December 12, 2019 /

IC SimTech meets for the first time on the topic of "Digital Twins"

[Picture: © PantherMedia / WrightStudio]

Ever wondered what it would be like if you or a machine were simulated on a computer? In a model that incorporated your analogue movements and characteristics and represented them in digital form?

These were the sorts of issues that the members of the Industrial Consortium SimTech e. V. focused on in a “Digital twins” group workshop.

Held in October, the event was the brainchild of the Knowledge Transfer Committee, headed by Prof. Dr. Alexander Verl, Prof. Dr. Michael Resch und Junior Professor Jörg Fehr. Their main objective is to promote knowledge transfer between research and industry and to share knowledge, requirements and expertise in this new field.

But what exactly is a “digital twin”? It’s a digital representation of a physical object, created with the help of data, models and algorithms. Aligned with real-world data, the twin can be used for analyses and simulations, providing findings that can be helpful in areas such as vehicle safety. In this case, the conventional crash-test dummy is replaced by a computer simulation using a digital twin. This allows the behavior both of the human participants and of vehicles to be visualized, which means that new safety features can be tested and simulated in a wide variety of conditions. In the mid to long term, these simulations and visualization will significantly bolster user confidence in autonomous systems, according to Junior Professor Jörg Fehr, a former doctoral student with SimTech and now PR in the Cluster.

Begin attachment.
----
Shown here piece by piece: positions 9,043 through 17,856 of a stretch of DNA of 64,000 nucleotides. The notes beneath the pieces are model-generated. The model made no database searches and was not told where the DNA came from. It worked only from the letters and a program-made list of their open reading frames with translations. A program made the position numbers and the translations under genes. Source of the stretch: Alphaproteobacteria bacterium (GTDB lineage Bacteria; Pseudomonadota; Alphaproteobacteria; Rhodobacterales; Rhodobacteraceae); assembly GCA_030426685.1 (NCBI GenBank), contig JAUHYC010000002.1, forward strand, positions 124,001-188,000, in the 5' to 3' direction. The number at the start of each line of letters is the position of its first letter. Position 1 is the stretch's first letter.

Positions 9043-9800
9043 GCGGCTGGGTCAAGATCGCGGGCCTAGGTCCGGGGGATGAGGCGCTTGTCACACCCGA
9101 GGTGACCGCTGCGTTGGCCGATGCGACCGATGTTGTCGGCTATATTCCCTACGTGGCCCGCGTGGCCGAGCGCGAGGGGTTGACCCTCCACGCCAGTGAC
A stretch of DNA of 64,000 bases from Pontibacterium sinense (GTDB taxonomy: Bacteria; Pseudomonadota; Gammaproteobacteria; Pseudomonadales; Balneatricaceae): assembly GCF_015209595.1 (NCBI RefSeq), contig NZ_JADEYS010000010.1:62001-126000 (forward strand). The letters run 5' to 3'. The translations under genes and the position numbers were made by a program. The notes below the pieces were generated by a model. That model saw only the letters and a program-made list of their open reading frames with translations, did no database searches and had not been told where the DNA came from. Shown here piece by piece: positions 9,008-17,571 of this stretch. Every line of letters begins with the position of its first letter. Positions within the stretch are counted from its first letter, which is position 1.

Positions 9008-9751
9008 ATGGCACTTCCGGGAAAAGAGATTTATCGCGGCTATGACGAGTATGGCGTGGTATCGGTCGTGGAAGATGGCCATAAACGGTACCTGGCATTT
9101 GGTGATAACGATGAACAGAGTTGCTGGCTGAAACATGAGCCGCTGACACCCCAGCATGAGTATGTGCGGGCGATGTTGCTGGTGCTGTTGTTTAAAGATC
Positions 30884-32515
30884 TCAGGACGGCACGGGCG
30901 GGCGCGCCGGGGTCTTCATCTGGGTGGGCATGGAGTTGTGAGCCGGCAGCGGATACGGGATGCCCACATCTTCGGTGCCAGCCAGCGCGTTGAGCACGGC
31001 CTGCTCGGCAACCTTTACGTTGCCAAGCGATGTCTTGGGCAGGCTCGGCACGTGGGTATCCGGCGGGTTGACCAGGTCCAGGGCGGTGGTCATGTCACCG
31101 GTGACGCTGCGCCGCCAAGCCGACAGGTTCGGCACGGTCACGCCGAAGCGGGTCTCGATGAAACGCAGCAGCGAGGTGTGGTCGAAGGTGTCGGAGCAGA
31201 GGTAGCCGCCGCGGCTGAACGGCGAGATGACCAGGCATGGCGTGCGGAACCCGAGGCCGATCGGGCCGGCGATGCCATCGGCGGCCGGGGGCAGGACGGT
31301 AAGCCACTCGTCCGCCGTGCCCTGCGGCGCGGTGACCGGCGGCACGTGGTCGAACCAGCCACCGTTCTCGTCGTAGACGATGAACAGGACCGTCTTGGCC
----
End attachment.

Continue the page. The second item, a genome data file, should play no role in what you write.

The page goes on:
The digital twins concept thus heralds an innovation that SimTech is seeking to study and nurture. Embracing the future, the long-term aims are to set up collaborations between research and industry and to stimulate basic research in SimTech on the use of digital twins.

In addition to funding opportunities, the workshop participants discussed the conditions that needed to be in place for such cooperation to be effective. The main challenges they saw were in the use of digital twins when it comes to questions such as what form software development would have to take and how licensing could be made effective.

However, the key issue for the industry and research representatives in the consortium is to guarantee dynamic interaction between both sides and to define how solutions can be developed for handling software complications.

The foundations have now been laid for further workshops, at which experts from the cluster of excellence and the world of business can flesh out the details of potential projects.

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